What to Do
Vienna is rich with history and architectural beauty. A good starting point for your sightseeing is St. Stephen’s Cathedral, the city’s focal point. You can tour the church or even climb to the top of the spire for an unbeatable photo-op of the urban sprawl below.
Next, stroll on over to Michaelerplatz to see the impressive Hofburg Palace. This is where the Habsburg emperors lived during their rule from the 13th century until the early 1900s. If you have time, tour the Imperial Apartments and the Treasury for an inside glimpse into imperial royal life.
Hofburg PalaceIf you’d rather gawk at the palace’s exterior from afar, walk through the tunnel to get to Heroes’ Square. This is a great place to walk around and snap pictures of the architectural splendor at your own pace.
If you find yourself fascinated by the Hofburg Palace, consider touring the Schönbrunn Palace (below), which is just outside town. This is the summer residence of the Habsburgs. Although I didn’t go inside Schonbrunn, the beauty of the gardens blew me away. The experience reminded me of visiting Versailles – and was every bit as magical.
For evening entertainment, attending the opera is a must. Vienna is considered to be the home of the world’s best opera, but if you can’t justify splurging for 100 euro tickets, you can line up for 3 euro standing room passes. Even if you’re not a big opera fan, having the chance to gawk at the magnificent interior of the Opera House makes the ticket worth every penny!During the summertime, Vienna’s wine gardens (heurigen) are a huge hit with thirsty tourists. There are also scores of fun pubs, clubs and late-night drinking spots located conveniently close to one another in the “Bermuda Triangle” (Bermudadreieck) - an infamous bar zone in the city’s core.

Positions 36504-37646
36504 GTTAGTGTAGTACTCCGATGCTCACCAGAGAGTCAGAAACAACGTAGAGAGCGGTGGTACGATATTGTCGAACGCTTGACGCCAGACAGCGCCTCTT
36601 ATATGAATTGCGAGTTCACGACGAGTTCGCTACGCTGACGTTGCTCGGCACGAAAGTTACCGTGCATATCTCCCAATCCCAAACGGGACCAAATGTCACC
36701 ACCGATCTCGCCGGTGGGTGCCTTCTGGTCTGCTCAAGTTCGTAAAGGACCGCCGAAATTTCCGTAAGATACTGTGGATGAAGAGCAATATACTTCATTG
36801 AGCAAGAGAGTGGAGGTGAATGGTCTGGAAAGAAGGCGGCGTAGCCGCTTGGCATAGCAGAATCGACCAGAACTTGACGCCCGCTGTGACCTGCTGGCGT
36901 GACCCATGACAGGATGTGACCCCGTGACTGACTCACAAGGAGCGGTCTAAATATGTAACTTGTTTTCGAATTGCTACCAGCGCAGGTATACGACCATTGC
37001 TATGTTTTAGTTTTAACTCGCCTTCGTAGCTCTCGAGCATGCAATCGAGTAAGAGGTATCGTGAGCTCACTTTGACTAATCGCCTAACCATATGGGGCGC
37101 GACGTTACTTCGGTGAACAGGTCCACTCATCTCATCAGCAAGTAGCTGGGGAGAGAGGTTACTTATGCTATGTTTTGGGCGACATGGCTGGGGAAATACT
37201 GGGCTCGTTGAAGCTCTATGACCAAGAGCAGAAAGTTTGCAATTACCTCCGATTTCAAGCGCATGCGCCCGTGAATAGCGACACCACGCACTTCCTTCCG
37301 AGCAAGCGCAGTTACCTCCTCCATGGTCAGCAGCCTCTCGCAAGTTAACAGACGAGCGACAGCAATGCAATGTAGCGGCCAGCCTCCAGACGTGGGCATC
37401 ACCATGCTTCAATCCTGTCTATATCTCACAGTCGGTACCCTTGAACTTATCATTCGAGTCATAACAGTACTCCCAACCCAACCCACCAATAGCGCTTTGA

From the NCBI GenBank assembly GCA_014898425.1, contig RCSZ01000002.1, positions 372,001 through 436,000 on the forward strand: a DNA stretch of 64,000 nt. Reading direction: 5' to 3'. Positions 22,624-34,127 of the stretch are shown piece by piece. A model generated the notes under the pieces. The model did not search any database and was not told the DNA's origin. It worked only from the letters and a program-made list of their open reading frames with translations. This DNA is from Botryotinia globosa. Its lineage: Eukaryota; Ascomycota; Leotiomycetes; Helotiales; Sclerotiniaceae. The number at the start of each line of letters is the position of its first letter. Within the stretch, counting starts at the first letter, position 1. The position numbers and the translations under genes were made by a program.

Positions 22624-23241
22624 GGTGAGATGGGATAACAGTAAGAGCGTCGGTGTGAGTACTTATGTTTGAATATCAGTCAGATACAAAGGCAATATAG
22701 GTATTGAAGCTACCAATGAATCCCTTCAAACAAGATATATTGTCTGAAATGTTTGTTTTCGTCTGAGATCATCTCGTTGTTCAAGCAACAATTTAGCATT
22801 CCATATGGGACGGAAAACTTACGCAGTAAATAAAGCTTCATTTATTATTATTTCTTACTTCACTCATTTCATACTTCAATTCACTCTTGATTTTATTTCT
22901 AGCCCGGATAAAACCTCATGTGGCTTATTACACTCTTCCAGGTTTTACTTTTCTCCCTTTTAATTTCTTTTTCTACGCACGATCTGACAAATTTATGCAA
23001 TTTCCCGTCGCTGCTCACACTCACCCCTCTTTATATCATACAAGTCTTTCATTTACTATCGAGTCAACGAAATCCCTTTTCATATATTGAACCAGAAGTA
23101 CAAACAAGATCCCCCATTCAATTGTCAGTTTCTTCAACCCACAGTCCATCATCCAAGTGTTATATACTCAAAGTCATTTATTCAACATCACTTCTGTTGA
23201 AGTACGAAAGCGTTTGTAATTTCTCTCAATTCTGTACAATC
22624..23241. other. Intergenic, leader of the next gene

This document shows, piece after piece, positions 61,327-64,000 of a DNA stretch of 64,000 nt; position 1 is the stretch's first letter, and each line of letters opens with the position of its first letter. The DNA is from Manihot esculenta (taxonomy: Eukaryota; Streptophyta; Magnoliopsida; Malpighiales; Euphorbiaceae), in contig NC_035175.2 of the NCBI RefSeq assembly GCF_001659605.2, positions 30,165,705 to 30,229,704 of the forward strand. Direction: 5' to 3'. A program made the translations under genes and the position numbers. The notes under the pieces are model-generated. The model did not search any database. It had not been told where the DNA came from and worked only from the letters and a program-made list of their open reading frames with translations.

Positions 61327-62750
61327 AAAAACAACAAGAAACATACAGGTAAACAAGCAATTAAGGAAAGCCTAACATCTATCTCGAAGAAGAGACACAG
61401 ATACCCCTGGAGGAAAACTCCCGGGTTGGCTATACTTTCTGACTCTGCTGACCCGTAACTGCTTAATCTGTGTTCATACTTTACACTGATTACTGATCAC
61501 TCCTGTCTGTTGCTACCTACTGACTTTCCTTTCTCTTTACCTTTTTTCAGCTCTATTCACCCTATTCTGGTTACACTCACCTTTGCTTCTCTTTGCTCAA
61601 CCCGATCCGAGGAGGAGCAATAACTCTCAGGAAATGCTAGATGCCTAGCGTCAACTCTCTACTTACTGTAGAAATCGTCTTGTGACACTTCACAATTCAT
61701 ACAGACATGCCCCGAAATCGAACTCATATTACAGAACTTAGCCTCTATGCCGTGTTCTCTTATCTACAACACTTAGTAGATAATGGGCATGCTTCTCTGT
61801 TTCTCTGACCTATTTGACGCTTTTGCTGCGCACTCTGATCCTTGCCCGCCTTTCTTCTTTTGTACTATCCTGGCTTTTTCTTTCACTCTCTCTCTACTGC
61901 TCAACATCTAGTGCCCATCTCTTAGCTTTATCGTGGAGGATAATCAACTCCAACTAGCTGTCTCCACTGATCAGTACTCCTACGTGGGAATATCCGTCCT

What to Eat
The Viennese are famous for their wiener schnitzel, traditional fried and breaded veal, but the city offers many more culinary delights. While wiener schnitzel is a must-try, be sure to check out Buffet Trzésniewski for lunchtime finger sandwiches and duck into Café Sacher to sample the world famous sacher tort, a chocolate cake with a layer of apricot jam that was created in 1832. For instant satisfaction, sample a hot dog from a local stand (wurstelstand). This makes a quick and easy meal that won’t break the bank. If you really want to fit in with the locals, eat your sausage without the bun and alternate between bites of the meat and the bread.
The Viennese are also famous for their legendary coffee houses. For a truly authentic experience, check out Café Central – it’s a great place for breakfast and a morning caffeine fix.
Where to Stay
As a budget traveler, I stayed at Wombat’s Hostel, a famous chain with multiple locations in Vienna, Berlin and Munich. I’d definitely recommend the chain to any young travelers looking for a cheap place to call home with wallet-friendly meals and drinks. If you’re looking for more upscale accommodations, book a hotel or bed and breakfast in the Old City so that you’re close to all the action.
Where to Shop
Kärtner Strasse is the most famous shopping street in Vienna and a delight for window-shoppers. The traffic-free street reminds me of an outdoor mall, littered with trendy shops like Zara, H&M, Forever 21 and more. If you’re looking to splurge, Kohlmarkt is Vienna’s luxury shopping street. Here you will find an abundance of designer shops and expensive cafés.
Erin MacFarlane is a Toronto writer, blogger and public relations professional. Follow her on Twitter at https://twitter.com/#!/erinnmacfarlane and check out her blog at www.erinmacfarlane.com